The New Yorker’s fact-checking department is singular. Unlike the few similar departments of other magazines, it’s got a bit of glam. People actually aspire to work there. And why not? How many fact-checking departments can claim to have been chronicled in the magazine’s own pages by John McPhee or depicted—for better or worse—in Bright Lights, Big City? It’s been at the top of the fact heap for years, at least in part for its absurd levels of rigor. As an editor noted not long ago, “Every quote, every detail, every attribution, every everything is checked for accuracy”—including the cartoons.
This obsessiveness, I can tell you from personal experience, extends [...]
Have you had shad for dinner in the past week? If not, you should do so tonight or tomorrow night. It is one of the most delicious fish in the universe, and incredibly easy to cook, and due to the same mild winter than has local flowers and, apparently, Republican primary voters, so confused, the American shad spawning season, which usually heralds spring in March or April, has arrived early this year.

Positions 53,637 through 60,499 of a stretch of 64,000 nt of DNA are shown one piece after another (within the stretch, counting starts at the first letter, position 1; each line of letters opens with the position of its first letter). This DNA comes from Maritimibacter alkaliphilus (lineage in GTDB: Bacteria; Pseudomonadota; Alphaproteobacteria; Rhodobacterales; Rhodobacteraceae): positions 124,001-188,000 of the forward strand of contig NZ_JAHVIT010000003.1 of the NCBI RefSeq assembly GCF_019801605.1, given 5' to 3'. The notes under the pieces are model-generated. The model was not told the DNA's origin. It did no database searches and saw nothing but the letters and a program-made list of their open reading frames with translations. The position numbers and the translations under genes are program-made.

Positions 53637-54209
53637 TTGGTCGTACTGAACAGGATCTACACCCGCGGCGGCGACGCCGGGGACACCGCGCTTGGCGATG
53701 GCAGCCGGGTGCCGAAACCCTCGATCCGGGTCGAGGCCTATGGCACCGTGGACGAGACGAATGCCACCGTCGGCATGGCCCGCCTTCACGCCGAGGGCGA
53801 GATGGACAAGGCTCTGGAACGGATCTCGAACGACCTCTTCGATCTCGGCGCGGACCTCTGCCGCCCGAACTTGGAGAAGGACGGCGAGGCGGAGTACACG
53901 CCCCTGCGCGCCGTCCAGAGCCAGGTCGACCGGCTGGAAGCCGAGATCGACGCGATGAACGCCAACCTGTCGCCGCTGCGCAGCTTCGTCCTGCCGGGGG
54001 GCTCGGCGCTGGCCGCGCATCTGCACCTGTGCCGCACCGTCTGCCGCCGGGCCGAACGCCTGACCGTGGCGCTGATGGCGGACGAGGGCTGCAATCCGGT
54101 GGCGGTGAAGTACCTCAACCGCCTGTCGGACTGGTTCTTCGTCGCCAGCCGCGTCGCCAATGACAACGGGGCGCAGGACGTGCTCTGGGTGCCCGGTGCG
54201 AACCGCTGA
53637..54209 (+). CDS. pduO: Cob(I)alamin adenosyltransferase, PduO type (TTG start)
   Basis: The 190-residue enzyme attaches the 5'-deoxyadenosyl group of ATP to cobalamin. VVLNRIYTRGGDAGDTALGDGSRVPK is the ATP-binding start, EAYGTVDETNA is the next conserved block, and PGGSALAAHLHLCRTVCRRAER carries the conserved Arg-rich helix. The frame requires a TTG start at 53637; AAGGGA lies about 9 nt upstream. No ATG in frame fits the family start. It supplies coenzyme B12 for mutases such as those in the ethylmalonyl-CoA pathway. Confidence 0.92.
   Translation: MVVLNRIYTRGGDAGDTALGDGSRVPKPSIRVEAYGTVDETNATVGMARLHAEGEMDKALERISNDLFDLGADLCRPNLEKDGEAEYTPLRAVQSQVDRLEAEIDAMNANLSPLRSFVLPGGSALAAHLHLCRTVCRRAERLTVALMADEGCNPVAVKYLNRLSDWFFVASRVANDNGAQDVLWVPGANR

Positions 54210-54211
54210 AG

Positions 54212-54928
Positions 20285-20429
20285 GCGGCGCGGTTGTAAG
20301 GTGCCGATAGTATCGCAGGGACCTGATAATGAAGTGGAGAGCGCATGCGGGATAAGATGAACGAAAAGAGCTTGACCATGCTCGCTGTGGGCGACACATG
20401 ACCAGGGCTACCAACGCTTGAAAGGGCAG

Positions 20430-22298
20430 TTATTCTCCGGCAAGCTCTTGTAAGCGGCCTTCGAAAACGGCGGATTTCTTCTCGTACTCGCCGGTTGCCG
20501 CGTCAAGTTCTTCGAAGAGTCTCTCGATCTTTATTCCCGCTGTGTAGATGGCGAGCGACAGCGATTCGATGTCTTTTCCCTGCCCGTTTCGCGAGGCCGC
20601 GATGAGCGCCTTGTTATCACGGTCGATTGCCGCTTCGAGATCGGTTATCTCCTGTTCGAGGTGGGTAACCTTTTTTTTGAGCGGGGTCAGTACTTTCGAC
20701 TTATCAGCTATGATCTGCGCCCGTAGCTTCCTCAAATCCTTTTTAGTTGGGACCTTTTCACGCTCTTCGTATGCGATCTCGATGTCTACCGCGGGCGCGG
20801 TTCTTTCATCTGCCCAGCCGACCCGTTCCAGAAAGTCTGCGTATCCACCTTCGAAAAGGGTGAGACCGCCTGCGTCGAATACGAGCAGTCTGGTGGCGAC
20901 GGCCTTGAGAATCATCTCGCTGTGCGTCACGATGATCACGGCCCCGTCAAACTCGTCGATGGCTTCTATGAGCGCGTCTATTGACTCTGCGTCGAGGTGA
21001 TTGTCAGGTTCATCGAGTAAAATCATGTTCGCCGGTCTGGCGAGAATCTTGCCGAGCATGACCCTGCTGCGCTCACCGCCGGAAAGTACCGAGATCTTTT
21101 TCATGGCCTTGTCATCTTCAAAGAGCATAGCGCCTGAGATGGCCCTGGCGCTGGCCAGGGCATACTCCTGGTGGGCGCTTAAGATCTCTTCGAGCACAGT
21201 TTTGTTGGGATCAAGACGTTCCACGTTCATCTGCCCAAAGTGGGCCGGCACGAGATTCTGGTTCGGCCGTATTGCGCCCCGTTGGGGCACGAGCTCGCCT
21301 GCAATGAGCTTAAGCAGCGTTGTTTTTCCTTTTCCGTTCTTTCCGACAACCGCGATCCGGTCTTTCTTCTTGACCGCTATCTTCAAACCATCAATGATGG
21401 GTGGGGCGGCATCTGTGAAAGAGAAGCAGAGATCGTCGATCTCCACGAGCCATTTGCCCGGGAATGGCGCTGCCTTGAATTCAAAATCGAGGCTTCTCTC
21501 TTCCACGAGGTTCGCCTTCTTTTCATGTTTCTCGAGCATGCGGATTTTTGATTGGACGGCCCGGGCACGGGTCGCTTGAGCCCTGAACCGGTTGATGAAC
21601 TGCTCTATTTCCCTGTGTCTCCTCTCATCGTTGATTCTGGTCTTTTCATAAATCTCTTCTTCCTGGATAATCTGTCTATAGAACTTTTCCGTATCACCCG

People are always saying things on the Internet all the time. But they are such teases. We like details. So we have to ask.
No disrespect to the Nobel committee but one time I had to call Alice Munro about a fact checking issue and she answered on the first try.
— Lila Byock (@LByock) October 10, 2013
Lila! So what happened here? From 2006 to 2010, I was a fact checker at The New Yorker. Famously, no section of the magazine is spared the scrutiny of the checker. Poetry, Shouts & Murmurs, cartoons: We do it all. Nobody likes to check the fiction, though. It can [...]
William Shawn began work at The New Yorker in 1933, was appointed managing editor in 1939 and, quite shortly after the death of founding editor Harold Ross, became the magazine's editor in 1951.
In 1985, 34 years later, Shawn was still the editor, but Peter Fleischmann, the son of founding partner Raoul Fleischmann, owned only 25% of shares in The New Yorker. Paine Webber owned the next largest share, and the Newhouse family's Advance Publications already owned around 17% of the publication. Advance wanted, and got, the rest, for a price something like 20 times current revenues, according to the Times.